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My Linear Algebra textbook offers the following theorem:

Let $T: R^n \to R^m$ be a linear transformation. Then $T$ is one-to-one if and only if the equation $T(\vec{x})$ = $\vec{0}$ has only the trivial solution.

I don't understand why this is true.

From discrete mathematics, I know that a mapping/function $T: A \to B$ is one-to-one if, for $a \in A$ and $b \in B$, we have that $f(a) = f(b)$ implies that $a = b$. In other words, no two elements in the domain map to the same element in the codomain.

In terms of vectors, that means that no two vectors $\vec{x}$ in the domain $R^n$ map to the same vector $A\vec{x}$ in $R^m$. Or in other words, $A\vec{x} = \vec{b}$ has at most one solution for all $\vec{x} \in R^n$.

In the theorem they give, why are they only talking about $\vec{b} = \vec{0}$, the zero vector?

What if $T(\vec{x}) = \vec{b}$ has infinitely many solutions for $\vec{b} \ne \vec{0}$, violating the condition for one-to-oneness?

I don't see why only examining the special case of $T(\vec{x}) = \vec{0}$ can allow us to conclude that the entire mapping is one to one.

Edit: or is that not what they're saying? Is it because of the wording "if and only if"? Does the theorem actually translate to:

  • if $T$ is one to one, then $T(\vec{x}) = \vec{0}$ has only the trivial solution

  • if $T(\vec{x}) = \vec{0}$ only has the trivial solution, then $T(\vec{x})$ is one to one

I can see both of these being true.

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    $\begingroup$ If $T(\vec x_1)=\vec b=T(\vec x_2)$ then $T(\vec x_1-\vec x_2)=0$. $\endgroup$
    – lulu
    Sep 14, 2017 at 14:04
  • $\begingroup$ And vice versa. $\endgroup$
    – Bernard
    Sep 14, 2017 at 14:06
  • $\begingroup$ @lulu Would love a bit more clarification. I wrote that down, and here's what I got. Correct me if this is wrong: suppose $T(\vec{x_1}) = \vec{b}$ and $T(\vec{x_2}) = \vec{b}$. Then by linearity, $T(\vec{x_1} - \vec{x_2}) = T(\vec{x_1}) - T(\vec{x_2}) = \vec{b} - \vec{b} = \vec{0}$. So we have that $T(\vec{x_1} - \vec{x_2}) = \vec{0}$. Such a mapping is only one to one if $\vec{x_1} = \vec{x_2}$. This would in turn imply that $T(\vec{x_1} - \vec{x_2}) = T(\vec{0}) = \vec{0})$, or in other words, $T(\vec{x}) = \vec{0} $ only has the trivial solution. $\endgroup$ Sep 14, 2017 at 14:10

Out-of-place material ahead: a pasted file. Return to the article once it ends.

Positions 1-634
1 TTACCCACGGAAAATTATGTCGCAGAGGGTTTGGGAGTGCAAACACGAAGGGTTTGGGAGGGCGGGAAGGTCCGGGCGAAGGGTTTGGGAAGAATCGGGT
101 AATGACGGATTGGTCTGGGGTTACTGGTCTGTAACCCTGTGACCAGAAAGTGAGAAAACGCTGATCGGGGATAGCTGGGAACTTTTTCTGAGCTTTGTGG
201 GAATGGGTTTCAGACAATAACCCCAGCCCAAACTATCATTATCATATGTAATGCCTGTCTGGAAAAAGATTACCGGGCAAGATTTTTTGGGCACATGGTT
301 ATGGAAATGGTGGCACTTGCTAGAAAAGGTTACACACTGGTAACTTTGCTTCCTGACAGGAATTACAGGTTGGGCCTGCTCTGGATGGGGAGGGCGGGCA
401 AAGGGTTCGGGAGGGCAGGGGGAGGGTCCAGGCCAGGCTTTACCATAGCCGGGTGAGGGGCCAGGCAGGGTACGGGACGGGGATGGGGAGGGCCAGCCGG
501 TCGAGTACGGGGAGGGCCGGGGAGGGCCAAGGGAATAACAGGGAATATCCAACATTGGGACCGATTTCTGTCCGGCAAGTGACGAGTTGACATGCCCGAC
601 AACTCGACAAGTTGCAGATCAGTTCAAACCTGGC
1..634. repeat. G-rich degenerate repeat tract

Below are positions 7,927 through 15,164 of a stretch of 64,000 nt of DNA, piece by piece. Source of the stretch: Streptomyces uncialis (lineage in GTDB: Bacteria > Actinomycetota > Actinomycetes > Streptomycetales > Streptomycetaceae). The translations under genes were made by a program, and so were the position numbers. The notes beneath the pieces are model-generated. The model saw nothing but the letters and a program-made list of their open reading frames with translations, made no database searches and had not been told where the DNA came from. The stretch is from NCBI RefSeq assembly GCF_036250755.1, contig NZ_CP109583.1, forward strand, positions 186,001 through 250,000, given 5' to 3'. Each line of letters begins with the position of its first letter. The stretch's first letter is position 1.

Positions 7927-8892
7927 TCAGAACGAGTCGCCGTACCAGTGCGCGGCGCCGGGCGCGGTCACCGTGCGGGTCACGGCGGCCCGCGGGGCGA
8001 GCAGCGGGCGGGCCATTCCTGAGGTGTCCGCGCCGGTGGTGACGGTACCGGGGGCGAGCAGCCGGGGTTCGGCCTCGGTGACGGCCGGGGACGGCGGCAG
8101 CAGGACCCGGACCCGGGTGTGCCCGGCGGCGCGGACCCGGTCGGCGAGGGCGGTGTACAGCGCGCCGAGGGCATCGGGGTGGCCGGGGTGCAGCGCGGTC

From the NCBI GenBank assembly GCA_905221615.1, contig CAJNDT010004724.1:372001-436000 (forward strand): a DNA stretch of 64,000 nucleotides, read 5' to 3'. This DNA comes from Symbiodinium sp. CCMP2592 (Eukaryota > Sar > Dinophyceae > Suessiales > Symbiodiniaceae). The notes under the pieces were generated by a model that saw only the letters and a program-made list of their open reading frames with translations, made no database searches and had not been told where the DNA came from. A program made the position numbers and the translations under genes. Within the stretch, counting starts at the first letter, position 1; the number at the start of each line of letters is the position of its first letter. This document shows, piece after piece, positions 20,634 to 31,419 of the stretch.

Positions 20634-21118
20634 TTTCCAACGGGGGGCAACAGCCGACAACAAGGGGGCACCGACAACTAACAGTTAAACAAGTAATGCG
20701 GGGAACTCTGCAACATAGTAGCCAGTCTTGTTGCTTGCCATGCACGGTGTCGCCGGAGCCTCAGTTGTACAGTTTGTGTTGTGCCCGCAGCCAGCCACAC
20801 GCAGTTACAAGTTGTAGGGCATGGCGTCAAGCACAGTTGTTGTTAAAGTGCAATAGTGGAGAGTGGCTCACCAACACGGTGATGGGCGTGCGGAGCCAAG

• $\begingroup$ @Bernard And if what I did is correct, how would I do the reverse? Re: your comment of "vice versa". Thanks! $\endgroup$ Sep 14, 2017 at 14:12
  • $\begingroup$ I just meant it's an equivalence, not just an implication. $\endgroup$
    – Bernard
    Sep 14, 2017 at 14:13

2 Answers 2

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Suppose $T$ is not one-to-one. Then there exist $a$ and $b$ with $a \neq b$ such that $T(a) = T(b)$. But then by linearity we have that $T(a-b) = 0$, and so there is a nontrivial solution to $T(x) = 0$. (Aside: it is the linearity that allows us to make broad statements and consider only the point $0$).

By the contrapositive of what we've just shown, we now have that $T(x)$ having no nontrivial solutions implies that $T$ is one-to-one.

Conversely, suppose that $T$ is one-to-one. Then as $T(0) = 0$, there can be no more solutions to $T(x) = 0$. So $T$ being one-to-one implies that there are no nontrivial solutions to $T(x) = 0$.

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Special thanks to @lulu and @Bernard in the comments. Gonna write up an answer.

The theorem is equivalent to:

  • if $T$ is one to one, then $T(\vec{x}) = \vec{0}$ has only the trivial solution

  • if $T(\vec{x}) = \vec{0}$ only has the trivial solution, then $T(\vec{x})$ is one to one

We need to prove both these cases to prove the theorem. In both cases, we'll assume $T$ is linear.


1) if $T$ is one to one, then $T(\vec{x}) = \vec{0}$ has only the trivial solution

We proceed with a direct proof. Assume that $T(\vec{x})$ is one to one. Then for $\vec{a}, \vec{b} \in R^n$, we have that $T(\vec{a}) = T(\vec{b}) \implies \vec{a} = \vec{b}$, by definition of one to one. Now, by linearity, we have that $T(\vec{a} - \vec{b}) = T(\vec{a}) - T(\vec{b}).$ Furthermore, since $\vec{a} = \vec{b}$ and $T(\vec{a}) = T(\vec{b})$, we can conclude that $T(\vec{a} - \vec{b}) = T(\vec{0}) = T(\vec{a}) - T(\vec{b}) = \vec{0}$. In other words, $T(\vec{0}) = \vec{0}$. This means $T(\vec{x}) = \vec{0}$ only has the trivial solution.

1) if $T(\vec{x}) = \vec{0}$ only has the trivial solution, then $T$ is one to one

We proceed with a direct proof. Assume that $T(\vec{x}) = \vec{0}$ only has the trivial solution. Then $\vec{x} = \vec{0}$. Let's take vectors $\vec{a}, {b} \in R^n$. Because $T(\vec{x})$ is linear, we have that $T(\vec{a} - \vec{b}) = T(\vec{a}) - T(\vec{b}) = \vec{0}.$ Rearranging, $T(\vec{a}) = T(\vec{b}).$ We now need to prove that this implies that $\vec{a} = \vec{b}$. we do so by noticing that since $T(\vec{x}) = \vec{0} \implies \vec{x} = \vec{0}$, then $T(\vec{a} - \vec{b}) = \vec{0} \implies \vec{a} - \vec{b} = \vec{0}$. Solving, we have that $\vec{a} = \vec{b}$, as desired.

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